The best Adobe prototypes and works in progress unveiled at this year's Adobe MAX in LA, including animated brushes that reflect weather in real time.
Among the exclusive announcements, big concerts and star names that make up Adobe MAX, it's the Adobe Sneaks which always get us most excited - and this year proved to be no exception.
At this year's MAX in Los Angeles we were treated to Adobe's latest developments being unveiled by none other than US comedian Tiffany Haddish, with the theme of the evening having a '90s themed 'Back to School' feel (new jack swing soundtrack included). These are the 'sneak previews' given an outing on the big stage, and that's where they'll stay for the moment - so obviously don't expect any of these tools to be included with the recently released CC 2019 also announced at MAX.
There's a good chance some of these innovations will make the Creative Cloud cut next year; for example Project Puppetron from last year's Sneaks made it to Character Animator this year in Beta form. For now, enjoy this taster of all the wonderful sights we saw on the big night, with videos of each one in action.
This tool is wild. Imagine you want to animate rain falling onto an illustration of a city; usually you'd have to animate this movement frame by frame, but Brush Bounty lets you apply instantly falling rain upon a static scene - or snow, or stars twinkling in and out of the night sky; these were some of the brushes featured.
Sounds grand enough, but then you can - for whatever reason - have your rain fall to reflect real time rain at any place in the world in that moment(!) By copy and pasting a URL feed to a weather site, you can have it rain as it's falling in, say, London or Seattle (but in a dry climate, the tool will simply turn 'off' the rain when mixed with such data). You can also adjust the density of your rain or snow drops, or even its speed.
Did we also mention you can have automated sounds effects with each brush? And that it already has a mobile version which lets you change the direction of a character's hair blowing in the wind simply by moving your phone from left to right..? Told you it was wild, and the applications are endless - you can have elements swerving in one direction or another, simply with a jerk of your phone.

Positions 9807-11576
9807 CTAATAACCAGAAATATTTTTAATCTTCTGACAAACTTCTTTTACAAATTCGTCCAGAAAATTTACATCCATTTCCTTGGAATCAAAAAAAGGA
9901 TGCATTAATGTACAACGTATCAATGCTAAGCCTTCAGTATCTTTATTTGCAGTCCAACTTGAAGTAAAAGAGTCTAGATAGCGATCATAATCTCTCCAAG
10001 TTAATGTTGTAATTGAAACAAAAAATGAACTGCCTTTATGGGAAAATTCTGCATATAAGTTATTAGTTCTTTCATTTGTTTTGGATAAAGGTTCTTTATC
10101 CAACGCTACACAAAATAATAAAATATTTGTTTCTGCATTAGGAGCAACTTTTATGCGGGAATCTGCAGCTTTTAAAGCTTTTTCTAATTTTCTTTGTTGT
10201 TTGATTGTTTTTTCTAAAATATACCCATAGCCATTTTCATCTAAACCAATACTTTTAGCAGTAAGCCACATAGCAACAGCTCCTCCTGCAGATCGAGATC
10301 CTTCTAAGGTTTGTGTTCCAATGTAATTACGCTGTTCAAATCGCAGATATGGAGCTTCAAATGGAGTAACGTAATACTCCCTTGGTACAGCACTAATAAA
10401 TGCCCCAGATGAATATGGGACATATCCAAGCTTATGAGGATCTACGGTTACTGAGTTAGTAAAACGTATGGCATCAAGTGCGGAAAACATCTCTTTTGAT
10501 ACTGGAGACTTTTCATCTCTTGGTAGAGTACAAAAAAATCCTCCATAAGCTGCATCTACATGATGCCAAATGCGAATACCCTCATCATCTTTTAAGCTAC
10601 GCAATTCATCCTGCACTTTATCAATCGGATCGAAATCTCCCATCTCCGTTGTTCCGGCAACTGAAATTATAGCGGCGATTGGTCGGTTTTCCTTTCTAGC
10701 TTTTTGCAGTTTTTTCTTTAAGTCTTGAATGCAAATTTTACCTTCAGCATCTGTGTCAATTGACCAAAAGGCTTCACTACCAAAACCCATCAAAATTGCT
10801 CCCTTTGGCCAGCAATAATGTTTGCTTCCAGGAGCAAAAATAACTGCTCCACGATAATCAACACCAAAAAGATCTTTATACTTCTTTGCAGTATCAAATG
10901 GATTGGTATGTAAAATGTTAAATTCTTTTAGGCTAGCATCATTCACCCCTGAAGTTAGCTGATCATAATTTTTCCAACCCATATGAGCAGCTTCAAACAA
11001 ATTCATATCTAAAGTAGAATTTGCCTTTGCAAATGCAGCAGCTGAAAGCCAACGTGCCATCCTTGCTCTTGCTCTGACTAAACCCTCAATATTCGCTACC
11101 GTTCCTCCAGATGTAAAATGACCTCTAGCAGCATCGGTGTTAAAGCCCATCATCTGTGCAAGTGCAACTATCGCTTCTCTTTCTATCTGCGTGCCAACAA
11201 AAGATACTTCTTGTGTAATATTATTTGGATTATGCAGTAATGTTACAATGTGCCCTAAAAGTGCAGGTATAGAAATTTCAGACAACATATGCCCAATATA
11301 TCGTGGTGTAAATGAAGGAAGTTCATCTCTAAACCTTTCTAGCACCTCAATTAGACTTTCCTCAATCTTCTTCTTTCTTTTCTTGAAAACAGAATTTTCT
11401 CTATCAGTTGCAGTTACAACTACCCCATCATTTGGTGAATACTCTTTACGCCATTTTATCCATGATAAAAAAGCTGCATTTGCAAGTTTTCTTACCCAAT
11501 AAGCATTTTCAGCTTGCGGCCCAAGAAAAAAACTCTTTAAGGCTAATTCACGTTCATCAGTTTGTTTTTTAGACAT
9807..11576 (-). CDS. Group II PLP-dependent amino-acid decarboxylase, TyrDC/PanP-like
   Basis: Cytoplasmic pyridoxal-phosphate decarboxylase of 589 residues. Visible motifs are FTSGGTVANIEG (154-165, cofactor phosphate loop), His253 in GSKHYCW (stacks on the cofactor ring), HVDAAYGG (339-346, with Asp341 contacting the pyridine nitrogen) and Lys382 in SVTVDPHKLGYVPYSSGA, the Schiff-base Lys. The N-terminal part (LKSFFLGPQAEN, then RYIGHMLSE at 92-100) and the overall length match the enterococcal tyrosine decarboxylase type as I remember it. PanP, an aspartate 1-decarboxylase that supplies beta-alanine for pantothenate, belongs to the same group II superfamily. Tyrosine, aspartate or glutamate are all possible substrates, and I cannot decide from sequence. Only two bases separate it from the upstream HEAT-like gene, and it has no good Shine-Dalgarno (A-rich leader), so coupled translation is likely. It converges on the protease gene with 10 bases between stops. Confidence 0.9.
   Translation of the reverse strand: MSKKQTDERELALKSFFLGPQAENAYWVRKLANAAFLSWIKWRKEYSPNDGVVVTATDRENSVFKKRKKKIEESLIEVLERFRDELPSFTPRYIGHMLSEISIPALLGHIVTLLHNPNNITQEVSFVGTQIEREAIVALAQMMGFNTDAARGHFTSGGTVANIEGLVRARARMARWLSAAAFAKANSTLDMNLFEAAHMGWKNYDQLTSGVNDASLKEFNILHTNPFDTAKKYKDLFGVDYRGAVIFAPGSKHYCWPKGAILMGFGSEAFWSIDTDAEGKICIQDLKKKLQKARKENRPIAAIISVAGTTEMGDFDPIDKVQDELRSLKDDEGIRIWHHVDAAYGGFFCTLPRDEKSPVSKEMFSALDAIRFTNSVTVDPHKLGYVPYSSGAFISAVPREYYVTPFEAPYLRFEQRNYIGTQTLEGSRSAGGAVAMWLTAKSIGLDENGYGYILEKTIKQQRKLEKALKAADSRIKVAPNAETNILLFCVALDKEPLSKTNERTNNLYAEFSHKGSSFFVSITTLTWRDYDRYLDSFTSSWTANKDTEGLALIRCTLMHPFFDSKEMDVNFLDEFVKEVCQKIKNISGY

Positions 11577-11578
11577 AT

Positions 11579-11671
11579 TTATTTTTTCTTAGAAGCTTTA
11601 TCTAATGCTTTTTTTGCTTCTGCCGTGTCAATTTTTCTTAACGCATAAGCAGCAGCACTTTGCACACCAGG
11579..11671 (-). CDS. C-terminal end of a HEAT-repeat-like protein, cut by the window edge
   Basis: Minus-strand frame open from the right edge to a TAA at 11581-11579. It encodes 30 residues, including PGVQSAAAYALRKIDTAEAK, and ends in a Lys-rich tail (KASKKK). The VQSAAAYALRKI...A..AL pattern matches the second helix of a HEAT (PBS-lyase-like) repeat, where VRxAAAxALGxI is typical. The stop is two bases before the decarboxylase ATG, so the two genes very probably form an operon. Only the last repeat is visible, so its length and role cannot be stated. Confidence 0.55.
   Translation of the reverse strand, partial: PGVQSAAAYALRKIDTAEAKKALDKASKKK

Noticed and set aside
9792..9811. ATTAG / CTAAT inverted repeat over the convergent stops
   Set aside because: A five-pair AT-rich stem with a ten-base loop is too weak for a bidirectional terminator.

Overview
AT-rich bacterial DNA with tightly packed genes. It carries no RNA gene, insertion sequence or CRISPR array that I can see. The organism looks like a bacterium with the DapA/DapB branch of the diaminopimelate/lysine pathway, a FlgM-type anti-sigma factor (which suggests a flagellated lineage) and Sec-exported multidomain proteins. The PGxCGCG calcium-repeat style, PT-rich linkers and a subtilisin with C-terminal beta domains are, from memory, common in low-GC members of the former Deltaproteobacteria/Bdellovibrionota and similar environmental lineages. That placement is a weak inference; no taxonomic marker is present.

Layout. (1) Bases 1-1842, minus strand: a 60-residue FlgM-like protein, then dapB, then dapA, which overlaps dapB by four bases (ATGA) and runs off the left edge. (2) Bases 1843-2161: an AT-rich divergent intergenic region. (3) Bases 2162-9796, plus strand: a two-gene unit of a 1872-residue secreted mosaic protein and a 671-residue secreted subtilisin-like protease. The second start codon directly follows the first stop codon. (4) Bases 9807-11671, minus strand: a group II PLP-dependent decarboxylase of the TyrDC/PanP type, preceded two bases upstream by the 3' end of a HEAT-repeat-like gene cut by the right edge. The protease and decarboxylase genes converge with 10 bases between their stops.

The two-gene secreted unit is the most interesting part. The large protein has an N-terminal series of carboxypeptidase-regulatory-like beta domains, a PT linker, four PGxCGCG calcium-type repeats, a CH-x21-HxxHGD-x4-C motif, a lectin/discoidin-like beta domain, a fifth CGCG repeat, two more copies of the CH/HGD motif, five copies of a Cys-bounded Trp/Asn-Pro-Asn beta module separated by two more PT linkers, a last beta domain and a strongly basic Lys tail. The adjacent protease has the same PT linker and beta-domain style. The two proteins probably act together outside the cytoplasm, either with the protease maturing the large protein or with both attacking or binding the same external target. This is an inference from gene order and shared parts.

Project Fast Mask
One for the video creators, and one which got a great reception at Sneaks, is Fast Mask, which allows you to set a selection mask in real time within any footage. Set boundary clicks on a moving figure in a video clip, and the mask will be applied instantly in every frame of the video. Fast masking indeed.
Project Good Bones
Animators will love this tool, which lets you create a skeleton for a figure with a few additions of boundary clicks. Want your dinosaur to roar, or human to laugh? Good Bones allows that by animating an unseen 'skeletal' layer beneath the outer form, as created with those clicks.
Sneaks always can be relied upon to showcase tools for any sort of creative, and we were glad to see this fantastic solution for package designers.
Fantastic Fold is a side by side comparison of a 2D flat plan against a 3D model that will preview how the piece will look when all your die-lines are folded together.
No more mistakes with a logo showing upside down on a side panel as Fantastic Fold will preview the final package.
Project Smooth Operator
A nice one for social video makers. Using Sensei, this tool tracks your main subject in a video to make sure it doesn't get 'lost' through social app cropping parameters. Your subjects remain the focal object of attention as the border frame follows the things you want people actually to see, without getting lost in the corner.
Waltz is a cool VR viewer that allows you to be a 'cameraman' walking through your VR scape, your phone the camera. It'd would make a fantastic phone app as it lets you control the views you want with simple gestures, exploring the VR model from angles like front on or sideways.
A great way to play around with type - edit one character, and then transpose those changes across all the text in your design. The same changes will then track if you add more letters to the sentences you already have, so there's no need to transpose the changes again.
Sounds good already, but Fontphoria also lets you generate glyphs from a captured photo. You see a good font on a road sign or restaurant front then take a snap, and the font is yours. It even generates a full alphabet for you instantaneously.
Even more impressive is you can edit text as part of a live video stream - stamp live video from an iPad with characters, and then resize them or colour them as you see fit while recording.
Animate any photo so it looks like you're zooming into the actual image, like a video close-up as you loom towards the main focal point. Your photo becomes a looping GIF that looks exactly like video footage - amazing stuff.
We're just one step away from moving photos like in Harry Potter's Daily Prophet newspaper, right?